Also measure the resistance between the collector and emitter and then reverse the multimeter leads as before. In this case, you should get a high reading in both measurements since you are measuring across back to back junctions. If all of the measurements are OK, then the transistor is probably good, If any of them are not, then the transistor its probably bad.

By the way, multimeters vary as to the polarity of the battery during resistance measurements. In most, the positive terminal is connected to the positive battery terminal but some multimeters have this reversed.

I check BJT's and diode's with the BJT and diode testing receptacles on my multimeter. It will report the forward drop for diodes, and the DC gain (HFE) for BJT's, both PNP and NPN. It is easy to insert TO-220 and TO-92 packaged transistors into the receptacles, which are spaced at 0.1". Each receptacle has four holes: EBCE, so that it can accomodate transistor pinouts that have the base in the middle, or the collector in the middle.

If you don't have this feature in your meter you should get one that has it! Or else you have to build a test jig, perhaps on a breadboard or more permanently.

There are simple tests you can do for obvious failures like opens and shorts. You should be able to make a simple circuit using a voltage source and a resistor, where the base diode (VBE) is used as a diode. Current should flow and the VBE drop should be a reasonable figure like 0.6-0.7V. Another test: the collector should not be shorted to the emitter.

If a transistor is in a circuit and cannot be removed, then one thing to do is to find another instance of exactly the same device and compare measurements. Failing that, if the transistor is part of a repeated circuit (e.g. channel in an audio device) or part of a complementary pair arrangement (where the voltages and currents in both halves should be similar), that can provide clues that the transistor isn't working. Failing that, what we can do is understand the circuit and use that to our advantage. We can directly measure the node voltages at the transistor's terminals when the circuit is powered up. Currents can be estimated by measuring voltage drops across the resistors (assuming the resistors are themselves not faulty and we know their values).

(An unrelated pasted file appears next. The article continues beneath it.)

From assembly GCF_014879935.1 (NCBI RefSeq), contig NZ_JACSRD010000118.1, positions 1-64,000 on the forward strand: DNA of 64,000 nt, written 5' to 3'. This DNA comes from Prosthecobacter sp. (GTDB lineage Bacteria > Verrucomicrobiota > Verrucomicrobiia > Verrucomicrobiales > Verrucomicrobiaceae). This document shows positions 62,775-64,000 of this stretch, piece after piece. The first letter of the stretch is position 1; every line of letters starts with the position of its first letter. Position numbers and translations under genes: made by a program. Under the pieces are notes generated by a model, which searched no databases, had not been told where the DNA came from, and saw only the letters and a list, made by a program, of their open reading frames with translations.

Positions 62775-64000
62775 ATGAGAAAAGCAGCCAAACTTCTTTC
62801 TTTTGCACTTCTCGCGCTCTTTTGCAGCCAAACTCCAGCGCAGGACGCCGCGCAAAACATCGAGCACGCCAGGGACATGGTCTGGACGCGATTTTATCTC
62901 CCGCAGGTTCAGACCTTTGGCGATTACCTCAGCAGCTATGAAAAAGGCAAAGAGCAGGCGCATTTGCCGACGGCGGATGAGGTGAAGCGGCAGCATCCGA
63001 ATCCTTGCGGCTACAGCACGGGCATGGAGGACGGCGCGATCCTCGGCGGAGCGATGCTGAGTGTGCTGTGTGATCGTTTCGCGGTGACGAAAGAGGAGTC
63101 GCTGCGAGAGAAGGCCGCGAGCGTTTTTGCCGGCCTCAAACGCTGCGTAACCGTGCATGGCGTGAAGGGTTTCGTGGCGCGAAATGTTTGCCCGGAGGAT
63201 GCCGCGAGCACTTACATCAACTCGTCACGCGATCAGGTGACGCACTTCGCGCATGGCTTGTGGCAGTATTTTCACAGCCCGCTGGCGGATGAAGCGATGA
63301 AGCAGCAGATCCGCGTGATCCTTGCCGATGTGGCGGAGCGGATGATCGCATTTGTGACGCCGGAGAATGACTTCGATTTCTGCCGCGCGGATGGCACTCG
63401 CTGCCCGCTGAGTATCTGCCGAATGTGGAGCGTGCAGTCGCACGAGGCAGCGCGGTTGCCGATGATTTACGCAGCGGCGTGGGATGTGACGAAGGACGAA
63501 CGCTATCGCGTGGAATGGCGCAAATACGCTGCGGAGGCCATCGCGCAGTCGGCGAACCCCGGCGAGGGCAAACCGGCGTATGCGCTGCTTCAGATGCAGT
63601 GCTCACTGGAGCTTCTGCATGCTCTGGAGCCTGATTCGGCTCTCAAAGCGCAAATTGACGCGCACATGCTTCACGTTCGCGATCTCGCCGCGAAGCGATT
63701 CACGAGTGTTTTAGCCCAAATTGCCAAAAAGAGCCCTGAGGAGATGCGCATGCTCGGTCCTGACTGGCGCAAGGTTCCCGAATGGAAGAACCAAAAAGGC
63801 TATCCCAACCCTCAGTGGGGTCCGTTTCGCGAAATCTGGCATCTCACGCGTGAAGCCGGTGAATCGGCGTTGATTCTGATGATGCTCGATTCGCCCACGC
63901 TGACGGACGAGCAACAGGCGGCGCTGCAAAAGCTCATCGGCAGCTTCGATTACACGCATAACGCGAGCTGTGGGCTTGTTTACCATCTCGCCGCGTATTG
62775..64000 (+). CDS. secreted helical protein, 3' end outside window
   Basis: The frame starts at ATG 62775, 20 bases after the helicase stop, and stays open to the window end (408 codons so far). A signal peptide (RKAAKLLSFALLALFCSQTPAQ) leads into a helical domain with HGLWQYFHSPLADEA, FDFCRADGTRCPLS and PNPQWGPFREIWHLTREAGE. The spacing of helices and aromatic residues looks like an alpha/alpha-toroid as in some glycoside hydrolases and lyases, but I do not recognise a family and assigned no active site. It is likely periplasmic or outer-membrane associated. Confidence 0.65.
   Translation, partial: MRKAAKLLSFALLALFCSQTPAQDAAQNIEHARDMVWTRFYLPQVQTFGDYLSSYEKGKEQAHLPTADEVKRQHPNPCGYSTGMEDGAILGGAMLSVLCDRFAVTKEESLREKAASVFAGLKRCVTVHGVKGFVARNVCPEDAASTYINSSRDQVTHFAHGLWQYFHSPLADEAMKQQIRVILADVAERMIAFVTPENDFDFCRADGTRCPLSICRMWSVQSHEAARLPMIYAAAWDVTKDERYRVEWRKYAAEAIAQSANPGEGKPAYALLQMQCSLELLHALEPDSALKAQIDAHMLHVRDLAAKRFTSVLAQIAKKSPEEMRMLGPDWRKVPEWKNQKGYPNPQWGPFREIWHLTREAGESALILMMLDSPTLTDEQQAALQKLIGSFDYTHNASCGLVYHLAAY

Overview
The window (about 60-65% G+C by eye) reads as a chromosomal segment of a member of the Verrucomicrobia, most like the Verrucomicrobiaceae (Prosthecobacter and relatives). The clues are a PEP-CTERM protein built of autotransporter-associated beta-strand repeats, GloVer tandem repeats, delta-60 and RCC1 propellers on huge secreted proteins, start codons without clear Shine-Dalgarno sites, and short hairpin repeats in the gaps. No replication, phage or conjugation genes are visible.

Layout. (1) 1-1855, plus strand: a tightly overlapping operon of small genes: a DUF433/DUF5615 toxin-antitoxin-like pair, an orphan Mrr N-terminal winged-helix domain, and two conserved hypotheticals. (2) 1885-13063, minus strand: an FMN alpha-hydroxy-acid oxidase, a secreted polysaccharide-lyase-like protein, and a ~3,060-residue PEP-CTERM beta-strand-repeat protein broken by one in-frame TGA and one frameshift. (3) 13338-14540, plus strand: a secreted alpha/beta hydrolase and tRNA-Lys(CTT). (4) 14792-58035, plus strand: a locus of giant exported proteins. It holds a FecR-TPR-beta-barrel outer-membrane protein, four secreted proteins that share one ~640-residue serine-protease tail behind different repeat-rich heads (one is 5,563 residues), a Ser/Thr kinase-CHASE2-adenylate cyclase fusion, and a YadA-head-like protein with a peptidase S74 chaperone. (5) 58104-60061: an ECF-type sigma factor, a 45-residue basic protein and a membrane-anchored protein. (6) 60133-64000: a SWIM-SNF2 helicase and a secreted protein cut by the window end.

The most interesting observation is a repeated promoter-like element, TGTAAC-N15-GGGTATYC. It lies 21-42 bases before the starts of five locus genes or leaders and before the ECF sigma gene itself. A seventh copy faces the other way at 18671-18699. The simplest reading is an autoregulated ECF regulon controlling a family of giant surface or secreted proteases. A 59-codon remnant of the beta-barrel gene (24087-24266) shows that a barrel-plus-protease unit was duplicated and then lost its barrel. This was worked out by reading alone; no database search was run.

• It gets harder when the transistor is soldered into a circuit and cannot easily be de-soldered. If you don't have a circuit schematic, then you won't know how much other components will get in the way of trying to measure the particular transistor you suspect. – Jon Watte Aug 19 '13 at 19:56
• One meter that has the BJT receptacle and can measure hFE is the RadioShack 46-Range Digital Multimeter Catalog # 22-039. – tcrosley Aug 19 '13 at 19:59

I find the following procedure very straight forward and easy. On your multimeter, set the range to diode measurement. Put the red lead in the center pin and the black lead on any the side pins. If you get a reading and only one reading in just one of the sides you have an NPN transistor. Second case would be set the black lead from the multimeter at the center pin and try to get a reading from the other 2 pins touching them with the red lead. If you get a reading then we have a PNP transistor.

This method works for bipolar junction transistor since the principle is remembering that a BJT is simply a diode with an extra layer of either N or P material. So essentially you are testing a diode or a PN junction.